Prohibition had come to an end; the noble experiment that became such a failure. The new regulations beginning on the 1st of January 1935 were modeled to protect the U.S. government revenue on liquor.
On each bottle it should state the manufacturer’s permit number, year and symbol of the purchaser. Also the words, Federal law prohibits the sale or reuse of this bottle, should be printed on the bottle. A bottle being imported to the American market also had to follow the regulation and violating the rules were subject to a fine or imprisonment – or simply both.
Furthermore the rules also dictated that all bottles marked, Federal Law Prohibits Sale or Reuse of this Bottle, must be destroyed when empty.
Now, in my possession I have a bottle of Kopke’s labeled Vinho Velho with the ‘Federal law prohibits….’ printed on it! Does that make me a criminal since I have decanted it and the bottle is empty? Should I pour back the content to be safe because I don’t want to go to prison two years!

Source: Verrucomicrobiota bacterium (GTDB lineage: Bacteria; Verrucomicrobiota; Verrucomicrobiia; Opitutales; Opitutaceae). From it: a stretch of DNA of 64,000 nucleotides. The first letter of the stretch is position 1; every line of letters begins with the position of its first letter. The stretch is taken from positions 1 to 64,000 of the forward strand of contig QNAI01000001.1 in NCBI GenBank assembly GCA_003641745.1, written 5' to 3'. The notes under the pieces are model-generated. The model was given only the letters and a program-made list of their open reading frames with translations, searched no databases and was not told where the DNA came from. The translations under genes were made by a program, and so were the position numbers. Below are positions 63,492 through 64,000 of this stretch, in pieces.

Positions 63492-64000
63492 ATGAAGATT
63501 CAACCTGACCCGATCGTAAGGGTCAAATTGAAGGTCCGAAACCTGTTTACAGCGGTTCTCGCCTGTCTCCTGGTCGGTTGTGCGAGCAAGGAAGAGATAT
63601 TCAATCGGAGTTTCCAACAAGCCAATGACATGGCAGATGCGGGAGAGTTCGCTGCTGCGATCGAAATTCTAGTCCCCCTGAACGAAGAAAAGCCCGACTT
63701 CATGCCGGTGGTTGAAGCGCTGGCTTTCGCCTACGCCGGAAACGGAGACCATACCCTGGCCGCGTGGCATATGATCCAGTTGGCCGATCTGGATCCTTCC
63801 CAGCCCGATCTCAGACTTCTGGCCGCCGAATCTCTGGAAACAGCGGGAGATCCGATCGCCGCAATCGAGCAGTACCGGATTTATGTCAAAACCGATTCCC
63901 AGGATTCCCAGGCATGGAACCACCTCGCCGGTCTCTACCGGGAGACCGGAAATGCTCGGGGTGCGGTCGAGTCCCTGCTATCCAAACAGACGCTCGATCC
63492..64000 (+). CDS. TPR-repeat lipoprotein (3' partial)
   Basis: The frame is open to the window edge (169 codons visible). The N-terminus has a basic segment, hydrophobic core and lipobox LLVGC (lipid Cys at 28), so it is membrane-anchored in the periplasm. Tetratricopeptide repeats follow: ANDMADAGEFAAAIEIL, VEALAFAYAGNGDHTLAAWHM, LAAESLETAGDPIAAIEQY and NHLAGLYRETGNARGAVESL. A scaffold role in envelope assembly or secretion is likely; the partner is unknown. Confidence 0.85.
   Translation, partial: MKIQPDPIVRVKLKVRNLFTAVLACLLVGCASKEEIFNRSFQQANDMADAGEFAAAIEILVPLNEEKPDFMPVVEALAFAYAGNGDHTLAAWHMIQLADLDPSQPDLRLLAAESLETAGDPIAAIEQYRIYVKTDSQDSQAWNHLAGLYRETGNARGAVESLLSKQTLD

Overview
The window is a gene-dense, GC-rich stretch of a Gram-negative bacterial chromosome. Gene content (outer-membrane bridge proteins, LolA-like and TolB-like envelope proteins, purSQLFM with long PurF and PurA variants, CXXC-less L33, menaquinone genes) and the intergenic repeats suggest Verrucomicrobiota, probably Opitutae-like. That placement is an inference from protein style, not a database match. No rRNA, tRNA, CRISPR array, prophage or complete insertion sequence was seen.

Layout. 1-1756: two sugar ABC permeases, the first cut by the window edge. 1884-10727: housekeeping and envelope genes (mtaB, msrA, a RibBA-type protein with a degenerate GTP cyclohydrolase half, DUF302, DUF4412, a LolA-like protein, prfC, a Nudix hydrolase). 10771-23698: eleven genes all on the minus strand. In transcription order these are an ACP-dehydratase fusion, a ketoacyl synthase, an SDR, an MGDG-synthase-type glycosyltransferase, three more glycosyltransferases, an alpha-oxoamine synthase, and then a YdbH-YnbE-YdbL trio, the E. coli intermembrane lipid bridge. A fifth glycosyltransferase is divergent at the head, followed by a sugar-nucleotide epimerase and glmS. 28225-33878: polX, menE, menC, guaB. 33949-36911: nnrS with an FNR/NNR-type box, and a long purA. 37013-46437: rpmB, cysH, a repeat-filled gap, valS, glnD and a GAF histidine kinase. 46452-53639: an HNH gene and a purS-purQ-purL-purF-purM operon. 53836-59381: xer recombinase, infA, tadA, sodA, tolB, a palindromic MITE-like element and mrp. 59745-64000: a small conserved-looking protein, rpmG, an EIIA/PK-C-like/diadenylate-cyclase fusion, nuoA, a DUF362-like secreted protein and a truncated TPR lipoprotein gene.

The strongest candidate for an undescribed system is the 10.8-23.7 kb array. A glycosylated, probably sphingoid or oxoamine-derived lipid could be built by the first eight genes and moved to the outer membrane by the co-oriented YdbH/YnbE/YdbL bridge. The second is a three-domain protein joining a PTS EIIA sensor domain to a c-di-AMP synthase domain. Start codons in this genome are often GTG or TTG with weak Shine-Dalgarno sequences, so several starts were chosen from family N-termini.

Thankfully no; the law demanding the printing on the bottles between the years of 1932 until 1964, are today obsolete.
Relieved I am not a criminal the questions starts to pop up; has this bottle really been in the United States but then being shipped back to Portugal? Then why? Or is it simply a bottling at Kopke’s for private use, taking whatever bottle you found, and filled it with the tawny?
I love playing detective, especially when the content of the bottle is good, really good! However, I’m stuck and won’t come any further at the moment – hence Kopke has to be involved in this case.
For now – please settle with the following:
Vinho Velho was often used before, for wines not passing by the tolls in Vila Nova de Gaia, because they stayed in the Douro Valley for private use at the winery’s or as gifts to friends and family. Therefore not taxed.
Before opening the bottle was allowed to stand up for 24 hours allowing for the sediment to stabilize. Opened, decanted and wow, this is good tawny! Dark amber colour. Huge nose filled with fresh walnuts, old wood, figs and licorice. It’s old but still manages to be quite fresh.
The taste is creamy in its texture, almost fat, and the concentration level is impressive. Some sweetness lost. Figs, dates, sweet licorice, a bit of dust, old casks and nutmeg. Lovely acidity. The only but; a slight bitter taste at the end. On the other hand; it’s still a joy to sip and with some roasted and salted sun flower seed’s I’m quitting complaining.
To be continued…..